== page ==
I have found these settings to have a good probability of leading to interesting and well-defined behaviors over the long term. You can watch for a while and then maybe let it run at fastest speed while you do other things. Look back later, after a few thousand generations, to see what the Eaters have learned.

Exercise 1: What did you observe when you ran the Genetic Algorithms Demo? When you used the settings given above and let the world run for a large number of generations, what behaviors did the populations of Eaters develop? (Give some specific examples of behaviors.) Would you say that there was any real learning or creativity? Why or why not?

Meet Eliza

"Eliza" is one of the most famous programs in the history of artificial intelligence. It is a simple natural language processing program that can hold conversations with a user. The program attempts to imitate a psychologist, and it offers to help you with whatever your problem is. There have been reports of some people who found the program helpful and were sure that the program really understood them! Try it for yourself here:

In fact, Eliza is not really an AI program in the true sense at all. It looks for some key words such as "computer" in the user's input, and it can do some simple transformations of the user's input sentences. To this, it adds some randomness in its responses. There is no real attempt to represent the meaning of the user's input.

(This version of the Eliza program comes from http://chayden.net/eliza/Eliza.shtml. I also found another simple converstation applet at http://romahi.com/yazann/Mitbolel/Mitbolel.html. For a more realistic version, go to http://www.alicebot.org/ and click on the "Talk to A.L.I.C.E" link under "Features".

A Machine Translation Demo

In the essential science fiction trilogy, The Hitchhikers Guide to the Galaxy, Arthur Dent encounters the "Babel Fish", a small fish that creatures all over the galaxy stick in their ears. The Babel Fish instantly translates speech in any language. Someone with a Babel Fish in his, her, or its ear can understand any language.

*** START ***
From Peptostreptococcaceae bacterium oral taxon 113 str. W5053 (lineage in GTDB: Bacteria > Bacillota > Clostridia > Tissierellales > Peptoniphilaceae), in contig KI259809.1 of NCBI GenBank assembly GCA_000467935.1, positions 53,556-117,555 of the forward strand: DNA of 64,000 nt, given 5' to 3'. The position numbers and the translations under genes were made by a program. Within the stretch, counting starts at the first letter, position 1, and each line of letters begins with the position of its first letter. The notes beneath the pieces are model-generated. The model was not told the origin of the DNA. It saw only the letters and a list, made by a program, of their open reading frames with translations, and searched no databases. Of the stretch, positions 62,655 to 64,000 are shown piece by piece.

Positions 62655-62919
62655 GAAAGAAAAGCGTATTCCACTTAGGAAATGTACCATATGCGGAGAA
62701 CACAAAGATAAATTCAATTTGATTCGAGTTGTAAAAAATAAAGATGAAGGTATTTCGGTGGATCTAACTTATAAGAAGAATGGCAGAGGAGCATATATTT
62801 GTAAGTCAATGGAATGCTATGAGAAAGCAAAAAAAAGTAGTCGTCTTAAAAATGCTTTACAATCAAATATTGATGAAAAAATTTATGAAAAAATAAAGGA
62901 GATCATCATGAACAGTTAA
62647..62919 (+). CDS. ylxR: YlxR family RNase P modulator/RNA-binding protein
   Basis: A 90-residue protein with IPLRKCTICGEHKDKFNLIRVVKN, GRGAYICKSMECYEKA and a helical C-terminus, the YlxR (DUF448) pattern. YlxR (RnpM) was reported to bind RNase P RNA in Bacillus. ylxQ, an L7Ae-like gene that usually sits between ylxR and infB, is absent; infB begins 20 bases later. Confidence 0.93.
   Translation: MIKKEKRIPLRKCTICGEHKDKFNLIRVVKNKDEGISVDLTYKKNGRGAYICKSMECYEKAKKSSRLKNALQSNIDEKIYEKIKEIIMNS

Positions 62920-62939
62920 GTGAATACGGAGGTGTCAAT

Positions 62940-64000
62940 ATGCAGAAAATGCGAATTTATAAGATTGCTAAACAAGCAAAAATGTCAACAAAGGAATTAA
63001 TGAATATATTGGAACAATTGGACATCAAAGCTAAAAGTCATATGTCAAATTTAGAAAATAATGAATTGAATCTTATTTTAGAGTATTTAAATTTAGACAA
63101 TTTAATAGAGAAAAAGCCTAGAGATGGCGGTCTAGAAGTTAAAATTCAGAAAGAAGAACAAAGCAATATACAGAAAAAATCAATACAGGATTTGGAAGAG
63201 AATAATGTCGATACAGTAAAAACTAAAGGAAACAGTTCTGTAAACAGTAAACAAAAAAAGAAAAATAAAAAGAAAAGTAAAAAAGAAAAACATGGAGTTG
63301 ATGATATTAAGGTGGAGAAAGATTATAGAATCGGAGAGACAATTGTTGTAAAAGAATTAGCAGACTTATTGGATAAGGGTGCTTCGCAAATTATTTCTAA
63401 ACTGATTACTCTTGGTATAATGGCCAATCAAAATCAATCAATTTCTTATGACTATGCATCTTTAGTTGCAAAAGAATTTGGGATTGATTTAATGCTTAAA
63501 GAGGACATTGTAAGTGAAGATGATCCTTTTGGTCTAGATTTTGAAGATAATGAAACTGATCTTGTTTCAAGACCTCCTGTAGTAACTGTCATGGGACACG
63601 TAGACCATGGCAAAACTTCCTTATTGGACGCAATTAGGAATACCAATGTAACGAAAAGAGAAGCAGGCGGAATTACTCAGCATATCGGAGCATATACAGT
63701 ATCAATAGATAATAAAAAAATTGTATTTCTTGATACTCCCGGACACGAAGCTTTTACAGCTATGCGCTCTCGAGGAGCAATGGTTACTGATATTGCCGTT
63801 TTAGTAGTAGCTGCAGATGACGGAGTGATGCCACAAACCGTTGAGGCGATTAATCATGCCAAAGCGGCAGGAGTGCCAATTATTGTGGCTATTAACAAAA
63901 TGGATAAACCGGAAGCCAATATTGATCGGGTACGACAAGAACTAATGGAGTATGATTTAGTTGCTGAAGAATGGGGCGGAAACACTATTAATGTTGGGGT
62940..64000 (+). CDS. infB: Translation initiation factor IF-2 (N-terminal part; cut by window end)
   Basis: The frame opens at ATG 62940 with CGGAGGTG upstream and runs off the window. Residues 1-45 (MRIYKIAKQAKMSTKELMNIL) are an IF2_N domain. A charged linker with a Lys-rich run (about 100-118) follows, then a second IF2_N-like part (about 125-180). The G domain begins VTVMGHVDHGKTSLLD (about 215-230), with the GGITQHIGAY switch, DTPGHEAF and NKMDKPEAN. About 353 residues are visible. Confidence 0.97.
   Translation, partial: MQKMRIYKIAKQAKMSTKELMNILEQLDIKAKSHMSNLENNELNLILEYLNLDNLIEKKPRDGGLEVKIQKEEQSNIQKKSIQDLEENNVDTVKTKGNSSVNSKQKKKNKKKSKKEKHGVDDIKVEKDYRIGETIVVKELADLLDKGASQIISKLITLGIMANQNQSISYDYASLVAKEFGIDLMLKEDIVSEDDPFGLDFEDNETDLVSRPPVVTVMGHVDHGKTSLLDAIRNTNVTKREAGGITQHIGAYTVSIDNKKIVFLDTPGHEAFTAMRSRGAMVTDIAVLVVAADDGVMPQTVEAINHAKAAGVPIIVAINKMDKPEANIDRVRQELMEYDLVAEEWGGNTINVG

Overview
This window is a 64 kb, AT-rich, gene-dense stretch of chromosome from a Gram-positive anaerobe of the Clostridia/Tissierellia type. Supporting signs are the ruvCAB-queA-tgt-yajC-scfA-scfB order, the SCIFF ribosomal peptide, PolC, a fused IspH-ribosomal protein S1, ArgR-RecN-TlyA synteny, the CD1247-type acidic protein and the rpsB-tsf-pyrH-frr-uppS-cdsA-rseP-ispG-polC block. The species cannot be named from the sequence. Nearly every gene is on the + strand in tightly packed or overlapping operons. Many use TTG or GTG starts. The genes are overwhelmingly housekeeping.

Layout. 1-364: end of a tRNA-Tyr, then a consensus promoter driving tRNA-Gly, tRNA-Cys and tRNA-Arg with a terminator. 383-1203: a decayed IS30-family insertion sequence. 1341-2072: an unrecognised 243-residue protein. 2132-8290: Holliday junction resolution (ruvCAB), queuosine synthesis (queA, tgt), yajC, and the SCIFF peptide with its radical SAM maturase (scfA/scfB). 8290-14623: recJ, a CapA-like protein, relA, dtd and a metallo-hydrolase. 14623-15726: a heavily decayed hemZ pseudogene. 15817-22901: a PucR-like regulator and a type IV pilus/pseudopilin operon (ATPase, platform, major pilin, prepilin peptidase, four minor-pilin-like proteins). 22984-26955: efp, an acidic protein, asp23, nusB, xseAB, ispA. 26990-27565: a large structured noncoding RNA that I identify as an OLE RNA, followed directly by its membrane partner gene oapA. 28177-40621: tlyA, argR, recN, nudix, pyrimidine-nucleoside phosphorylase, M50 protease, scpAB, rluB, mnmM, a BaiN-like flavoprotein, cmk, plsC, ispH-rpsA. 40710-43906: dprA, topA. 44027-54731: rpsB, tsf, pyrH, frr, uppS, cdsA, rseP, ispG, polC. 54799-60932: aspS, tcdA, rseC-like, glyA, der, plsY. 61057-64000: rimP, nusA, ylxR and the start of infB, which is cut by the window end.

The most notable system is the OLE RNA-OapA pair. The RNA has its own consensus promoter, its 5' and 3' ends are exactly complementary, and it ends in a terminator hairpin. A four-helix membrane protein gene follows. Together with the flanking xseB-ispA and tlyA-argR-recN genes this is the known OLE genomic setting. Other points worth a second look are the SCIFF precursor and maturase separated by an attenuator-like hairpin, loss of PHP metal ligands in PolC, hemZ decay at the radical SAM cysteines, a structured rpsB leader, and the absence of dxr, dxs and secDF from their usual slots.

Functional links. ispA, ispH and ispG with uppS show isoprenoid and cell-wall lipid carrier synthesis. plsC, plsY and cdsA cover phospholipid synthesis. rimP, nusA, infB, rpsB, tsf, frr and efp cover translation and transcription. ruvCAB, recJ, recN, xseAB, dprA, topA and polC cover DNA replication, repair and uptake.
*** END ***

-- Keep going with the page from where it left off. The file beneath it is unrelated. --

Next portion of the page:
In the real world, the BabelFish translation engine is an advanced machine translation system. It can be found at


The translator will attempt to translate between English and several other languages. There are two ways to use it: You can select the "Text" option and type some text into the box. Select the type of translation you want, such as "English to Chinese" or "Italian to English". Click the "Translate" button. The BabelFish translation will be shown at the top of the next page. Alternatively, you can select the "Website" option and enter the URL for a Web site, such as http://math.hws.edu/eck/cs120/. Select the type of translation you want. When you click the "Translate" button, you'll get a translation of that Web page. (If the page is very long, only part of it will be translated.) Be patient! It might take a little while to get a response.

Here are some things you can try:

Exercise 2: What is your reaction to the natural language processing abilities of the Eliza and BableFish programs? Do you think that Eliza understands you? What do your think of the current state of machine translation, as displayed by BableFish? BabelFish is immensely more complicated than Eliza. Does it understand the text it translates? How good a job does it do with translations? Comment on some of the specific translations that you found.

David Eck